But following a pair of botched free throws by OKC forward Serge Ibaka, the momentum seemed to swing in favor of the Mavs. The defending champs were getting the ball back, down just two points and NBA Finals MVP Dirk Nowitzki was straight money from just about anywhere on the floor. It seemed like a done deal.
While all the attention was focused on Dirk's every move, it was the unexpected insertion of Vince Carter into the lineup that nearly stole the show.
During the timeout, the rapidly aging yet seemingly ageless Carter entered the game, swooping in off the bench, almost undetected by Thunder players and likely most fans at home. But what was there to take notice of really?
Carter's presence on the night to that point was pretty forgettable as it were. The 8-time All-Star has shot just 2-of-7 from the field with 5 points and 3 rebounds in 16 minutes -- hardly a memorable VC performance. Not to mention, I sat chatting with my buddy "it's not like he's getting the ball in crunch time anyhow," I joked.
Man, did I feel like a fool?
When Carter actually rose up from the top of the arc, nailing the three-pointer with about 1.4 left on the clock to put Dallas up 102-101, my jaw nearly dropped. I immediately paused my Netflix (classic multi-tasking), interrupting the middle of an episode of Break Bad, just to stare in awe at the absolutely befuddling scene.
As I sat up, my mind didn't even register that arguably the NBA's best player, Kevin Durant, stood in the other team's huddle methodically plotting his kill shot - the 27 points, 11 rebounds and 6 assists just not enough to satisfy the kid.
Out of the timeout, it was No. 35's time to shine. Durant walked to his place off the corner of the arc, eyes focused, mouth closed, nostrils' flared -- it was almost as if Carter's bucket had awoken the beast within.
Thabo Sefolosha looking low as the play develops and an almost enraged KD whips around the screen at the right of the arc, spinning off a defender for the quick catch and shoot from almost 27-feet. The shot seemed reminiscent of plays in Durant's past, where the talented youngster would pull up from nearly anywhere on the court and launch an ill advised shot in a desperate attempt for a win.
On this night, it was different though. As Durant's sneakers sprung from the hardwood, leaping high above three Mavs defenders left standing in front, the 23-year-old no longer had the look of a careless kid heaving a hopeless brick. He was now a crafty veteran with a nose for the net and a killer instinct spawning inside.
From the moment it left his hand, it seemed almost inevitable. The sweet sailing ball glided through the air with no sense of urgency, quietly floating to the basket as if it were anyone of Durant's other 15 shots on the night.
Yet, as time expired and Durant held his fist skyward, his Thunder teammates flocking like animals to Noah's Ark, it immediately became apparent that the 23-year-old is no longer a commodity or a sideshow. He's the main attraction.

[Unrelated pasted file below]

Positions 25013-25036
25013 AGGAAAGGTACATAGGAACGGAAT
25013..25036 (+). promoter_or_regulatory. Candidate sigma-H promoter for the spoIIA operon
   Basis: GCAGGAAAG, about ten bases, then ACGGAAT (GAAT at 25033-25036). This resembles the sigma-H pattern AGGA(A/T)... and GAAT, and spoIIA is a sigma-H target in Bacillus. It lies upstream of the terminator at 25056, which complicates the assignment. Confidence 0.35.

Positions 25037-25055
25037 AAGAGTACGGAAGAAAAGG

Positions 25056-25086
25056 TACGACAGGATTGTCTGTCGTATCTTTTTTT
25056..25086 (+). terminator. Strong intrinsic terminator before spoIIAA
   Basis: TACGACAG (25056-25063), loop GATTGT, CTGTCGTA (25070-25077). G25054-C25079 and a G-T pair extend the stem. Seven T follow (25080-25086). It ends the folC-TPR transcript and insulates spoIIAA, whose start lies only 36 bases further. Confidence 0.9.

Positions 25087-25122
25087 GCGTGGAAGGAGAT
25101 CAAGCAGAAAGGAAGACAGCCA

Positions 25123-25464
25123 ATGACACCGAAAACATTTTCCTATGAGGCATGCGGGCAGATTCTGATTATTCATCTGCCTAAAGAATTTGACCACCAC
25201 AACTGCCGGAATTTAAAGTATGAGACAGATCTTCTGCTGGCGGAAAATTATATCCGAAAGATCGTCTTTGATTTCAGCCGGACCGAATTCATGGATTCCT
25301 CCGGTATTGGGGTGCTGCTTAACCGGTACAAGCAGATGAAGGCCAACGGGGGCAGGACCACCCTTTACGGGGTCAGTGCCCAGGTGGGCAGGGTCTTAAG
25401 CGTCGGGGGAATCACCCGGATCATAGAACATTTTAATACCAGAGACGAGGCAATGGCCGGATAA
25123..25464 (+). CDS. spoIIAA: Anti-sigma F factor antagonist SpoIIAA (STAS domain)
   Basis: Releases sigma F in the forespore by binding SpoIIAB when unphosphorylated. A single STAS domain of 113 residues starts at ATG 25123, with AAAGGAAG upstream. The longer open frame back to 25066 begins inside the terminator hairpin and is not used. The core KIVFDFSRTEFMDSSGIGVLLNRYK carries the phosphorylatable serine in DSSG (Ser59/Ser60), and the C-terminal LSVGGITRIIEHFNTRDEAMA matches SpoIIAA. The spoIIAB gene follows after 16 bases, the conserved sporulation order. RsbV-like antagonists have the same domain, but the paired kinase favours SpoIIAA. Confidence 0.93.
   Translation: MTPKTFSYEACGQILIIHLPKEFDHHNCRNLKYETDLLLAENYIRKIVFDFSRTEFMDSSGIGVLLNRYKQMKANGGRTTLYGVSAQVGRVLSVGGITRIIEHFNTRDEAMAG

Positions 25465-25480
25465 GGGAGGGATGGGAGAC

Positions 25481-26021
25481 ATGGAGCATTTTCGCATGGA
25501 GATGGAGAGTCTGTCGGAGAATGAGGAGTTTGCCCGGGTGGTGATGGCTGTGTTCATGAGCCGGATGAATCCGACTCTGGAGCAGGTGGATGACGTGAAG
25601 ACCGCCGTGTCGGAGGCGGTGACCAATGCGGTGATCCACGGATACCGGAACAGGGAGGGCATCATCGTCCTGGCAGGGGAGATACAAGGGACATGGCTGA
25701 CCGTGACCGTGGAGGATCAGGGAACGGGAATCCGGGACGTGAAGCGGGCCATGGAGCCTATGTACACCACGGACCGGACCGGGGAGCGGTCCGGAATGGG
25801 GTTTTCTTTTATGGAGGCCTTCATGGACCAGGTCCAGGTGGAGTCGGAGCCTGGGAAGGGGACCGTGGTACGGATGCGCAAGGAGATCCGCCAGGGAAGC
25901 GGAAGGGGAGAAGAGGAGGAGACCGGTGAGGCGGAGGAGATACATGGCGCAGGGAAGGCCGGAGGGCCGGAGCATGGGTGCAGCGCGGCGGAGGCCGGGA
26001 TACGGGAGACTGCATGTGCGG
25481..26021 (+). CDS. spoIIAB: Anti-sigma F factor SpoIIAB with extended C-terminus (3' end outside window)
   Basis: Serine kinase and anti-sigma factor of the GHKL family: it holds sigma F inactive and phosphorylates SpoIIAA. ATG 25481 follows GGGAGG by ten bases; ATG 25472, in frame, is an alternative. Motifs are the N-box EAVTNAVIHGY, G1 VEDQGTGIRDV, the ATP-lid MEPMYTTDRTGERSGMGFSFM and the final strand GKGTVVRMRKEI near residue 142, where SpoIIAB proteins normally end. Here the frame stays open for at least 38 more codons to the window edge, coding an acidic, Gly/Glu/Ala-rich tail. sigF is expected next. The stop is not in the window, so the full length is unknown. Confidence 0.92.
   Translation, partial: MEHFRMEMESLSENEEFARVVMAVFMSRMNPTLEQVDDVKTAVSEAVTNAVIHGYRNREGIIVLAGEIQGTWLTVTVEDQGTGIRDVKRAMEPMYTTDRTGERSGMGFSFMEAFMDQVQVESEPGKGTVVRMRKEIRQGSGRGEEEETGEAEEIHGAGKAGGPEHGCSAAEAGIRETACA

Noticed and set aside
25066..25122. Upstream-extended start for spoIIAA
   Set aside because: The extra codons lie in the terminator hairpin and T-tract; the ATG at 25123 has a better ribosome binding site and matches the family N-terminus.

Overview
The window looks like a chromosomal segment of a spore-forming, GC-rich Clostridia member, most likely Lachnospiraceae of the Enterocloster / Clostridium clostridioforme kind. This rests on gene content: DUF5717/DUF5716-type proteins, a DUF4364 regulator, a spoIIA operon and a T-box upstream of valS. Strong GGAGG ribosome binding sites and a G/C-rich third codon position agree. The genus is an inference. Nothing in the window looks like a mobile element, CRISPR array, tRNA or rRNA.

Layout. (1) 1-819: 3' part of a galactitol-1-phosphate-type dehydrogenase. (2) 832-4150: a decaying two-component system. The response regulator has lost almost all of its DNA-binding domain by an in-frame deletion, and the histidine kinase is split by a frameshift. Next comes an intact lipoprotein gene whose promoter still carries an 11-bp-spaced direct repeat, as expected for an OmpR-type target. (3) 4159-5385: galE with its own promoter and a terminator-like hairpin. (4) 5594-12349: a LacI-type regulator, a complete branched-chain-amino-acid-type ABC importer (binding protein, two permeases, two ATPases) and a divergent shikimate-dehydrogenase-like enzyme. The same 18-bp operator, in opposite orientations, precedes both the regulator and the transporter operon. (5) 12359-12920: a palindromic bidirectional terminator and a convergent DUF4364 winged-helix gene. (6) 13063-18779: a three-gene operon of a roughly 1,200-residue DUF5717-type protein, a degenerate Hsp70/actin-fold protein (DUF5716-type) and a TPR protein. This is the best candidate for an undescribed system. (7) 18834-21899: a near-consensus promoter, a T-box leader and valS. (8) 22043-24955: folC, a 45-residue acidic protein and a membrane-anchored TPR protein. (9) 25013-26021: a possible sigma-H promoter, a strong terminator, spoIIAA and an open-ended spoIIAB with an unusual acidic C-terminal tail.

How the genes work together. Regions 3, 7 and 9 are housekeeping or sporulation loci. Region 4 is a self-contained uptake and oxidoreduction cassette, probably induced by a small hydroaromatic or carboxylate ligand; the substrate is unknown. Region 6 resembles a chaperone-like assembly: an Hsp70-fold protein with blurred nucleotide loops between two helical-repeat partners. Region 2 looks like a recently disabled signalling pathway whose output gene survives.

In his first three seasons, Durant was widely viewed as just a fascinating lure to NBA fans. He was young, athletic and entertaining. He could score 50 on any given night, flash an amazing dunk for the highlight reel and during his days off, when not locked in the gym, he'd be playing Xbox or filling in on a local flag football team. Basically, Kevin Durant was just an ordinary kid with an extraordinary ability to shoot hoops.
It wasn't until last season's playoff run that Durant's fire and will really started to shine through and the man inside began to separate himself from the fun loving kid seen on the television.
Dominating the Denver series with close to 33 points and 6 rebounds a game was a nice teaser but his real coming out party had to be in the Game 7 blowout of the Memphis Grizzlies. Durant scored 39 points to go along with 9 boards and 3 blocks, propelling the Thunder on to the Western Finals - valiant effort and all, we all know how that ended.
Durant's late game heroics on Thursday were surely just a glimpse of his overwhelming presence not just during the first 3 quarters of games -- as most had become accustomed -- but now also in the clutch.
In a postgame interview, Durant even sounded like a winner, like a guy that definitively wanted to be the one deciding the outcome.
"I told Thabo in the huddle to give me the ball," Durant said with a giddy smile on his face. "I'm an emotional player and I wanted to get the win for us."
Now, that's the sign of a true leader. That example of maturity is the very trait that separates greatness and championships. It's that very killer instinct that Durant flaunted before the eyes of millions on Thursday, the I want the responsibility good or bad attitude, that sets him apart. That type of behavior is exactly why this league will soon be Kevin Durant's NBA.
Lebron James and Dwyane Wade had their opportunities in the limelight, instead choosing the safer -- and by most accounts wiser -- route of combining forces to increase their chances of raising banners in Miami. Kobe Bryant spent his time under the microscope, scoring in bunches and getting his rings fitted. But while the Heatles spread their high flying acrobatic act in Miami and the Lakers suffer with an aging core, Durant will continue to go about his business in OKC just biding his time to strike.
Simply put, this is KD's NBA now. Thursday was just a glimpse of what Durant has in store for the league this season -- and if it is any indication of what the rest of this strike-shortened season could hold, then I am happy basketball is back -- and with plenty more on the horizon, we could be staring down the new aged Jordan.
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